What gives Hungary the right – or responsibility – to lead the West?
Nothing very much really. Okay, it’s GDP is growing a bit faster than the rest of Europe but it started from a low base.
Even so, Prime Minister Viktor Orban seems greatly burdened by a sense of profound self-belief. Does he think he is a Christian Saladin? Mr Orban certainly seems to regard it as a duty to save the white Christian world from secularism, good thoughts and brotherly love.
Just days ago, Mr Orban urged his right-wing comrades across Europe to “concentrate all our strength” on “important and decisive” 2019 elections for the European Parliament. What was at stake, he said, is killing off the values of “1968” and those who ran for office on those principles.
Decoded, that means he wants to end European liberal politics, which takes as its lodestar human rights, the rule of law and open, inclusive societies. “Next May we can wave goodbye not only to liberal democracy … but also to the entire elite of ’68,” Mr Orban said.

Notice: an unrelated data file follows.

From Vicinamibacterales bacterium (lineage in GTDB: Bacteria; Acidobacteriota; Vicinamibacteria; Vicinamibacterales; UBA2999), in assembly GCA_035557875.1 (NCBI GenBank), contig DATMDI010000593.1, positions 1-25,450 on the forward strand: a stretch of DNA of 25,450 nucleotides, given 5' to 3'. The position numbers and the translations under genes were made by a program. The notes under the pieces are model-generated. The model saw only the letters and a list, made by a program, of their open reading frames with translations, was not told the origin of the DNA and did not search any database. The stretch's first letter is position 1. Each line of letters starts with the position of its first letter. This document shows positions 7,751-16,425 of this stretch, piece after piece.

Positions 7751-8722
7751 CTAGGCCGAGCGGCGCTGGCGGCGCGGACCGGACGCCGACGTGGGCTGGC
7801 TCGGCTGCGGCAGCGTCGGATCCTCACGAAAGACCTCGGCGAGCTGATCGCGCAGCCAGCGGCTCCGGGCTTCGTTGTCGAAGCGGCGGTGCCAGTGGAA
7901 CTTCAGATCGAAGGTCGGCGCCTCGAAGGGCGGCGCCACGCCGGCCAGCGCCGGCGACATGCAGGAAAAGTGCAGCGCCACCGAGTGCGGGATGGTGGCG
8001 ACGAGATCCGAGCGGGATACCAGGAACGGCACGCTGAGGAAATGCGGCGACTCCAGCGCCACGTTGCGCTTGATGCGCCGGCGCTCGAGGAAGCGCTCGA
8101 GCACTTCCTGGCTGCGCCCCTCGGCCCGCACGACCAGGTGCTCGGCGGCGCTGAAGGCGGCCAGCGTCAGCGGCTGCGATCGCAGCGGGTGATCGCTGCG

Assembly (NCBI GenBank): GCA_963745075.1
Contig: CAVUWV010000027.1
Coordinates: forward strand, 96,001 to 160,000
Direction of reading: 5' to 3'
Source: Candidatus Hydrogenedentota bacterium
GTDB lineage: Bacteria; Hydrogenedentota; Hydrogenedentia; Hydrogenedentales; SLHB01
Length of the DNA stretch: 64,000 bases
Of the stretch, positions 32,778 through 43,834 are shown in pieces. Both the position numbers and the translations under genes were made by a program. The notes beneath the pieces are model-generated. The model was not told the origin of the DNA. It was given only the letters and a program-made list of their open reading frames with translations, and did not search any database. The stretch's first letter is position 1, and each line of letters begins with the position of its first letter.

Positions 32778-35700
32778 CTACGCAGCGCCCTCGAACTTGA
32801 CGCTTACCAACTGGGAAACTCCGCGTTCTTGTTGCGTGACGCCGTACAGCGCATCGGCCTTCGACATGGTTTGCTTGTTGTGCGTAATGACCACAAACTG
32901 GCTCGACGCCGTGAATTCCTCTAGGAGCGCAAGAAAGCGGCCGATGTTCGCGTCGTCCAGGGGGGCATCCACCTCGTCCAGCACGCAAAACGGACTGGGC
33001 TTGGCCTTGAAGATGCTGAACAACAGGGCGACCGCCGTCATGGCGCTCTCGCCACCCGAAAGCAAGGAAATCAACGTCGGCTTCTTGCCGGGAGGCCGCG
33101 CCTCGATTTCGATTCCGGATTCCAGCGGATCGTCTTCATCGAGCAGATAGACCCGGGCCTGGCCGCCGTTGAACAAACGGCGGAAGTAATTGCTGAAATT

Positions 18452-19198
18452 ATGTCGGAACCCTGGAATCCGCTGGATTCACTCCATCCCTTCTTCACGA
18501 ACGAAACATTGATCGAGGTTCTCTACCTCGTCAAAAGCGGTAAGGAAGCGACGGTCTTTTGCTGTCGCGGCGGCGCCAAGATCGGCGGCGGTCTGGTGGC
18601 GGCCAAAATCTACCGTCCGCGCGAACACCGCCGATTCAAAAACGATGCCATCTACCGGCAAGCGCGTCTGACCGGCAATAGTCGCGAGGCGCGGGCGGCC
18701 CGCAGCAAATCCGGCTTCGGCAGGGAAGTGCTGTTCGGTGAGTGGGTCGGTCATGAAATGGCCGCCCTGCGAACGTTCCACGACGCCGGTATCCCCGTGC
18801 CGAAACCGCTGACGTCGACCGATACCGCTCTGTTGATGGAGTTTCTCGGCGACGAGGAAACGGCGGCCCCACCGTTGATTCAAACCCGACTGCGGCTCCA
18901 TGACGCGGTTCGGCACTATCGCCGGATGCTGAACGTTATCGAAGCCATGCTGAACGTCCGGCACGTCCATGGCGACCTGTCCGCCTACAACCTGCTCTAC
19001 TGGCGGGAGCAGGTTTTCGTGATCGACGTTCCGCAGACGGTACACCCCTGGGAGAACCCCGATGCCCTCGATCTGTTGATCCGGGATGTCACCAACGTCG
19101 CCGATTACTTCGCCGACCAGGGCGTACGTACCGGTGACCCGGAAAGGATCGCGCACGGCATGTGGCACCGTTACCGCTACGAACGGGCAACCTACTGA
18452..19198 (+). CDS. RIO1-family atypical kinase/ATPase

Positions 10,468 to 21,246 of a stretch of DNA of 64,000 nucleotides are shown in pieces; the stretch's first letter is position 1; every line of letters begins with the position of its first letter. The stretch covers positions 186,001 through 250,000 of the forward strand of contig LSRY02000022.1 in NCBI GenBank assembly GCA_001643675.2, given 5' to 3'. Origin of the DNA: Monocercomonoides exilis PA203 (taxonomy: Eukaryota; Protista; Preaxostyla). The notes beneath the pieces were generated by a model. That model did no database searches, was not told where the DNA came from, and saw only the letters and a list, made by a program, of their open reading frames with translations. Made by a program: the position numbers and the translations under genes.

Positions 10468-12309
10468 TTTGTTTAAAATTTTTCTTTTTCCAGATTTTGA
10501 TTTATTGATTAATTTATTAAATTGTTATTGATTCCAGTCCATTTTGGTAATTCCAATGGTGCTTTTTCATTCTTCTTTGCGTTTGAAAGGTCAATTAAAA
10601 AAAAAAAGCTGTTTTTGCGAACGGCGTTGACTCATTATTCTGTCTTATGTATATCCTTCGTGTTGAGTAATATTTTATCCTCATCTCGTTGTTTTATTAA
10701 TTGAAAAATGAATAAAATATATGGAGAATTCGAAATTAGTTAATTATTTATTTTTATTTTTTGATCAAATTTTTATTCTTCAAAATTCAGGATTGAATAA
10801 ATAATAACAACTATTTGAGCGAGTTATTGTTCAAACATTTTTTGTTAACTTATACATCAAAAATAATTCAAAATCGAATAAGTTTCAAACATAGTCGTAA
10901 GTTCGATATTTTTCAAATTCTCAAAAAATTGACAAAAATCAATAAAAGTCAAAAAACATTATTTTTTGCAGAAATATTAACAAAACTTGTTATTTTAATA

He exhorted the West to “confidently declare that Christian democracy is not liberal. Liberal democracy is liberal, while Christian democracy is, by definition, not liberal: it is, if you like, illiberal.”
Who’s listening to Mr Orban is an interesting question. Not just Steve Bannon, Donald Trump’s former advisor. But in the UK, the far-right is inviting Hungarian and Polish speakers over to brainstorm. An alt-European Union of sorts is coming into being with Mr Orban as prophet and president.